Qatar to scrutinize investment in London after TfL banned its advertising – report | TfL

Qatar is reviewing its investments in London after the city’s transport authority banned advertising of the country on buses, taxis and the Tube, it has been reported.

Transport for London’s (TfL) move comes amid concerns about the World Cup hosts’ human rights record, their stance on homosexuality and their treatment of migrant workers.

A person involved in the Qatar scrutiny of London investments told the Financial Times that TfL, which is led by the city’s Mayor Sadiq Khan, this week met Q22, the body overseeing the World Cup and the tourism board of contacted Qatar to inform them of the ban.

In response, Qatar was “reviewing its current and future investments” in London and is “considering investment opportunities in other UK cities and home countries,” the person involved in the review told the newspaper.

The source added that the TfL ban “was interpreted as a message from the mayor’s office that business from Qatar is not welcome in London”.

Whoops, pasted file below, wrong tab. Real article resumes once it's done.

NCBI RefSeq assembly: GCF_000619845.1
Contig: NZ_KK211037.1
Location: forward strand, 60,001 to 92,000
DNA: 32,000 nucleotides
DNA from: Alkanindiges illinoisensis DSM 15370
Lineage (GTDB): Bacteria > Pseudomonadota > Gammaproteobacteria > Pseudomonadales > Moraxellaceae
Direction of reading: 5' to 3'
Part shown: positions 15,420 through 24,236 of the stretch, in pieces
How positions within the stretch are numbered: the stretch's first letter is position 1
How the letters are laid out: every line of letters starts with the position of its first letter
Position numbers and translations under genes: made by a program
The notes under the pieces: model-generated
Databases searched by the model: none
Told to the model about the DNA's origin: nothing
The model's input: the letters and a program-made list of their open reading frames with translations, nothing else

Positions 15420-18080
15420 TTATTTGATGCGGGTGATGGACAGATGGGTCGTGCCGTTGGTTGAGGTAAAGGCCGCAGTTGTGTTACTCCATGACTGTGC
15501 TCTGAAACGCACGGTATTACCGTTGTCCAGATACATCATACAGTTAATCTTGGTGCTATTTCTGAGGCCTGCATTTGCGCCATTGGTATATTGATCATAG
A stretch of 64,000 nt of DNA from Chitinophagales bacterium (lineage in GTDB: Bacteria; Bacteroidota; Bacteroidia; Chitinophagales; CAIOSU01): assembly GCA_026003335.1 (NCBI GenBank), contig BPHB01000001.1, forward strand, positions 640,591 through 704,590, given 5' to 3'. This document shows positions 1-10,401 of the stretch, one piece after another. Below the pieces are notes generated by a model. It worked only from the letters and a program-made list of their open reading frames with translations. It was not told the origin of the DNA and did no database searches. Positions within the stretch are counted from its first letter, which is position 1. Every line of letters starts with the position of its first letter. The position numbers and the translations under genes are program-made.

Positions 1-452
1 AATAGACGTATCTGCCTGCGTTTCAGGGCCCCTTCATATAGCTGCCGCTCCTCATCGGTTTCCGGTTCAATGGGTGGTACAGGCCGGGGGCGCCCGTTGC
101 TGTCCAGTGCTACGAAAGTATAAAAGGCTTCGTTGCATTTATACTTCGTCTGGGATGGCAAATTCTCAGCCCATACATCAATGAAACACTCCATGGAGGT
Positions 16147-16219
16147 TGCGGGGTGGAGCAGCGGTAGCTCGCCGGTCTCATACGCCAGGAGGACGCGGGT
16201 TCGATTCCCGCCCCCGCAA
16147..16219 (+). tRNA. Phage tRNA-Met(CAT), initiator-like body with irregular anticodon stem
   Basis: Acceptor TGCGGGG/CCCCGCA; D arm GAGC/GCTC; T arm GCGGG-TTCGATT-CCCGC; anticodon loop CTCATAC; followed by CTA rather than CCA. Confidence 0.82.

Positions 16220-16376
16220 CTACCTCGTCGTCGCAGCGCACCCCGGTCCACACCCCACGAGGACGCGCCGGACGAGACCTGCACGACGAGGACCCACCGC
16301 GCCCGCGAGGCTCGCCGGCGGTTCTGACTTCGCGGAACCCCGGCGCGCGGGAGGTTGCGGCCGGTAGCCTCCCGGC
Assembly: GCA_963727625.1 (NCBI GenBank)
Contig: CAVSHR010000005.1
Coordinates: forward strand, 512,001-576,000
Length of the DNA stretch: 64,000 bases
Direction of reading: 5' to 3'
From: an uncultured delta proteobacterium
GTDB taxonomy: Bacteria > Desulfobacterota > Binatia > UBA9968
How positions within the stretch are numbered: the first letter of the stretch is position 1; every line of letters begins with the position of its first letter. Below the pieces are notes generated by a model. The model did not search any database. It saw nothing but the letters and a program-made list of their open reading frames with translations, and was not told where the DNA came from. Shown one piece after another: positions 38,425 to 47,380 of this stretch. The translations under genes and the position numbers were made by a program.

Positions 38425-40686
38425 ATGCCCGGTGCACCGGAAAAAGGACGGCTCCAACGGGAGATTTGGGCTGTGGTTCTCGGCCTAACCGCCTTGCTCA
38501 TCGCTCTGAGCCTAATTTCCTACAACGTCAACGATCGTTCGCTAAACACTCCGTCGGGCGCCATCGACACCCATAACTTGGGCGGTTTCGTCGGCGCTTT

The Gulf state has become one of the largest investors in London through its sovereign wealth fund.

Earlier this month, the Observer reported that the state of Qatar alone, not counting the personal belongings of individual royals, is the 10th largest landowner in the UK, according to analysts at MSCI Real Assets.

The emirate owns nearly 2.1 million square meters (23 million square feet) of land in the UK.

Properties in the Qatar Investment Authority’s portfolio include Harrods department store in Knightsbridge; Britain’s tallest building, The Shard, built with almost £2bn investment in Qatar; Mansion Forbes House; Chelsea Barracks; and the hotels Savoy and Grosvenor House.

It also co-owns Canary Wharf and has a 20% stake in Heathrow Airport.

In May, the Gulf state pledged to invest £10 billion in Britain over five years, including in technology, healthcare, infrastructure and clean energy.

A spokesman for Khan told the FT the mayor is not involved in day-to-day decisions regarding advertising on the city’s transport network.

A TfL spokesman said it had given “advertising partners and brands further guidance” on acceptable advertising during the World Cup.

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